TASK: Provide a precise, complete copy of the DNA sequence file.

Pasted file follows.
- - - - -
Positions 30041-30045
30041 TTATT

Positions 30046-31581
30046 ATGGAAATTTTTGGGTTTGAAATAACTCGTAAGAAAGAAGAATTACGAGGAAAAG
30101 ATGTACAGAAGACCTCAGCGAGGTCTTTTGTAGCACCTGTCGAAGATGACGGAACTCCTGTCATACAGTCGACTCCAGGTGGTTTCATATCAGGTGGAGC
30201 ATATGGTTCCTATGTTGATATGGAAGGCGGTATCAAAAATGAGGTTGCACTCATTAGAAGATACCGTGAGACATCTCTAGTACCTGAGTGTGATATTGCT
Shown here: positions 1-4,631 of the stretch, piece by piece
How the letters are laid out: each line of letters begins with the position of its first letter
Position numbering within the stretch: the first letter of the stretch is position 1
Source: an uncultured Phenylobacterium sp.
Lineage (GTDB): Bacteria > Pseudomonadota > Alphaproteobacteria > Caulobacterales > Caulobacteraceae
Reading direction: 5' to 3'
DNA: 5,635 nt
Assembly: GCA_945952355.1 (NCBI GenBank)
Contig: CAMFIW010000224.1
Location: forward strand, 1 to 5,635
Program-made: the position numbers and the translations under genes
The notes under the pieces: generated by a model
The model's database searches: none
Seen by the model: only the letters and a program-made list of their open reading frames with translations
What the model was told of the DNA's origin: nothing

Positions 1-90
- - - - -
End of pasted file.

Positions 30041-30045
30041 TTATT

Positions 30046-31581
30046 ATGGAAATTTTTGGGTTTGAAATAACTCGTAAGAAAGAAGAATTACGAGGAAAAG
30101 ATGTACAGAAGACCTCAGCGAGGTCTTTTGTAGCACCTGTCGAAGATGACGGAACTCCTGTCATACAGTCGACTCCAGGTGGTTTCATATCAGGTGGAGC
30201 ATATGGTTCCTATGTTGATATGGAAGGCGGTATCAAAAATGAGGTTGCACTCATTAGAAGATACCGTGAGACATCTCTAGTACCTGAGTGTGATATTGCT
Shown here: positions 1-4,631 of the stretch, piece by piece
How the letters are laid out: each line of letters begins with the position of its first letter
Position numbering within the stretch: the first letter of the stretch is position 1
Source: an uncultured Phenylobacterium sp.
Lineage (GTDB): Bacteria > Pseudomonadota > Alphaproteobacteria > Caulobacterales > Caulobacteraceae
Reading direction: 5' to 3'
DNA: 5,635 nt
Assembly: GCA_945952355.1 (NCBI GenBank)
Contig: CAMFIW010000224.1
Location: forward strand, 1 to 5,635
Program-made: the position numbers and the translations under genes
The notes under the pieces: generated by a model
The model's database searches: none
Seen by the model: only the letters and a program-made list of their open reading frames with translations
What the model was told of the DNA's origin: nothing

Positions 1-90